Save to Project icon | Request Permissions | Click to expandQuick Abstract | PDF file iconPDF (1340 KB)  

    System-level diagnosis is an important technique for fault detection and location in multiprocessor computing systems. Efficient diagnosis is highly desirable for sustaining the original system power. Moreover, effective diagnosis is particularly important for a multiprocessor system with high scalability but low connectivity. Most of the existing results are not applicable in practice because of the high diagnosis cost and limited diagnosability. Over-d fault diagnosis, where d is the diagnosability, has only been addressed using a probabilistic method in the literature. Aiming at these two issues, we propose a hierarchical adaptive system-level diagnosis approach for hypercube systems using a divide-and-conquer strategy. We first propose a conceptual algorithm HADA to formulate a rigorous analysis. Then we present its practical variant IHADA. In HADA and IHADA, the over-d fault problem is inherently tackled through a deterministic method. Three measures for diagnosis cost (diagnosis time, number of tests, and number of test links) are analyzed for the proposed algorithms. It is proved that the diagnosis cost required by our approach is lower than in previous diagnosis algorithms. It is shown that the diagnosis cost for the proposed algorithms depends on the number and location of faulty units in the system and the cost is extremely low when only a small number of faulty units exist. It is also shown that our algorithms are characterized by lower costs than a pessimistic diagnosis algorithm which trades lower diagnosis cost for a lower degree of accuracy. Experimental results on the nCUBE are provided View full abstract»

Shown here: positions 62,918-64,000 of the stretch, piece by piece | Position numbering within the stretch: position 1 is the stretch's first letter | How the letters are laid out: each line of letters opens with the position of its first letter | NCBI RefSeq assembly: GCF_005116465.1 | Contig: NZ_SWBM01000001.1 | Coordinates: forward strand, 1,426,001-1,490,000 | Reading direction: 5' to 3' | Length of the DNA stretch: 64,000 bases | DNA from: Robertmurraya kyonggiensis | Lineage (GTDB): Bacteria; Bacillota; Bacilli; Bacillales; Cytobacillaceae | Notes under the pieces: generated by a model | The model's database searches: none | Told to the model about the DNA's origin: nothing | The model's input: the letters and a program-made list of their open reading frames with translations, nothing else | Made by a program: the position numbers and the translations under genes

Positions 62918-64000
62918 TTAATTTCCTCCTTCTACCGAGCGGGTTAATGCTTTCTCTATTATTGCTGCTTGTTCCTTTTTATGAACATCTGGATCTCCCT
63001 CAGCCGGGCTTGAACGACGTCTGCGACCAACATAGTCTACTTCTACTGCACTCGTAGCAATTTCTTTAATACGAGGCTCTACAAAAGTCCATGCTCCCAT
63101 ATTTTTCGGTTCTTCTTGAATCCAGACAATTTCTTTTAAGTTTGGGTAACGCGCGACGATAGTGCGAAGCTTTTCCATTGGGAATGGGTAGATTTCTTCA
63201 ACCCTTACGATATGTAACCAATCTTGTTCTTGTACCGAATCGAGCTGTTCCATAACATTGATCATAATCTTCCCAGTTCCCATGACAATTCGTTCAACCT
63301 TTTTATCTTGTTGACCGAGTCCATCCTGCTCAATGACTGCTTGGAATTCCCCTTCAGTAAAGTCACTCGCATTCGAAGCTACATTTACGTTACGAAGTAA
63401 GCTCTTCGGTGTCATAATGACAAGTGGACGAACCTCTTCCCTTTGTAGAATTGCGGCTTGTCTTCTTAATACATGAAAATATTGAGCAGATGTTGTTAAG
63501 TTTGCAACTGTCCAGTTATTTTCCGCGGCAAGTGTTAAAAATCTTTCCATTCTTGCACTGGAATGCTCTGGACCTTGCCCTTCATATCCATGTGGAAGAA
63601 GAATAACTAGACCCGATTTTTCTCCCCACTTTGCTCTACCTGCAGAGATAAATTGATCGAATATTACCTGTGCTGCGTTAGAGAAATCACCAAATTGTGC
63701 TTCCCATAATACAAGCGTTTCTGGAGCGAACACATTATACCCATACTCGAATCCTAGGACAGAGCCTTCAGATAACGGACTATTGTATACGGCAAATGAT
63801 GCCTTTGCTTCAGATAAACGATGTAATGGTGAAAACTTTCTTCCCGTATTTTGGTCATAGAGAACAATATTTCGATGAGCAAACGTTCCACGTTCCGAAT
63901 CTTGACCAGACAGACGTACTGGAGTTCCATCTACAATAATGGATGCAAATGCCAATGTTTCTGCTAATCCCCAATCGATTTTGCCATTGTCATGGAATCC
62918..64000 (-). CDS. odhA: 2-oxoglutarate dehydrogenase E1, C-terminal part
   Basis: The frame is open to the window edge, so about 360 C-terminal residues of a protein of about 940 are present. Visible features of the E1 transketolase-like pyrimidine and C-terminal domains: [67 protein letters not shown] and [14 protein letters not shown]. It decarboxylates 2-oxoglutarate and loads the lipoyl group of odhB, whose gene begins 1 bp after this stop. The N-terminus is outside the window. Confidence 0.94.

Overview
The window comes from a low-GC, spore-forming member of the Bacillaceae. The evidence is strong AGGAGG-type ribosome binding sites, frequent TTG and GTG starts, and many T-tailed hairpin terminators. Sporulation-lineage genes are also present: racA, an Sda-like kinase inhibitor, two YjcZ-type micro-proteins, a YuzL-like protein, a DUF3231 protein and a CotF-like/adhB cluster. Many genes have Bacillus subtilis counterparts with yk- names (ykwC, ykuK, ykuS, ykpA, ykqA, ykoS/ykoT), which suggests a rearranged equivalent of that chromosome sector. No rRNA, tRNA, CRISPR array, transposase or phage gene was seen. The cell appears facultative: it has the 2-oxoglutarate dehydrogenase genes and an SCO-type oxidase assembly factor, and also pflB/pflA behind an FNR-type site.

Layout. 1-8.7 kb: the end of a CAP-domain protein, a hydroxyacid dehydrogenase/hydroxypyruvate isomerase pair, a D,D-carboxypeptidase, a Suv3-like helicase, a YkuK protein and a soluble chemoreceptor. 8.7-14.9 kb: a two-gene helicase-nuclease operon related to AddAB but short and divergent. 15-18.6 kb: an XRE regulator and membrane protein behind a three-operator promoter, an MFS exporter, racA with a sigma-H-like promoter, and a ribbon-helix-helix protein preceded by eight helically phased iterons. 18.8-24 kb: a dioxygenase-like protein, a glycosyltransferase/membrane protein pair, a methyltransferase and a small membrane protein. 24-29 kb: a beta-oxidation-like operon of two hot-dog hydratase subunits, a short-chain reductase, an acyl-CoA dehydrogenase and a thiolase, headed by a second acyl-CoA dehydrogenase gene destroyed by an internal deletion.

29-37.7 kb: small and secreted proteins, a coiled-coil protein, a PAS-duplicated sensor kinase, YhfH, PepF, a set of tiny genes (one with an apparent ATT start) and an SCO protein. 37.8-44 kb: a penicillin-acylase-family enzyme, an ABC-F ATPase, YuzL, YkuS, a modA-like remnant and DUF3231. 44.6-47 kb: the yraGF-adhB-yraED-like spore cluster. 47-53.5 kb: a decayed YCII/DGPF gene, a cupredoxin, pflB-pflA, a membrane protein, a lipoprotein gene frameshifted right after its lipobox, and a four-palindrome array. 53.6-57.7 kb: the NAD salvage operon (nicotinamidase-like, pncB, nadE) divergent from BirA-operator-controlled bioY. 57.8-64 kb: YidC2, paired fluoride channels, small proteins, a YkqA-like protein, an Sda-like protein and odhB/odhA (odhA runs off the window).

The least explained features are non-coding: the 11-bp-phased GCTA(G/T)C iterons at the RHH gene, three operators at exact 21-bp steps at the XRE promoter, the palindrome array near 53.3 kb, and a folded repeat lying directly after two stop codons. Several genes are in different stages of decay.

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  • Architecture technique trade-offs using mean memory delay time

    Page(s): 1089 - 1100
    Save to Project icon | Request Permissions | Click to expandQuick Abstract | PDF file iconPDF (1160 KB)  

    Many architecture features are available for improving the performance of a cache-based system. These hardware techniques include cache memories, processor stalling characteristics, memory cycle time, the external databus width of a processor, and pipelined memory system, etc. Each of these techniques affects the cost, design, and performance of a system. We present a powerful approach to assess the performance trade-offs of these architecture techniques based on the equivalence of mean memory delay time. For the same performance point, we demonstrate how each of these features can be traded off and report the ranking of the achievable performance of using them View full abstract»

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  • A bidirectional associative memory based on optimal linear associative memory

    Page(s): 1171 - 1179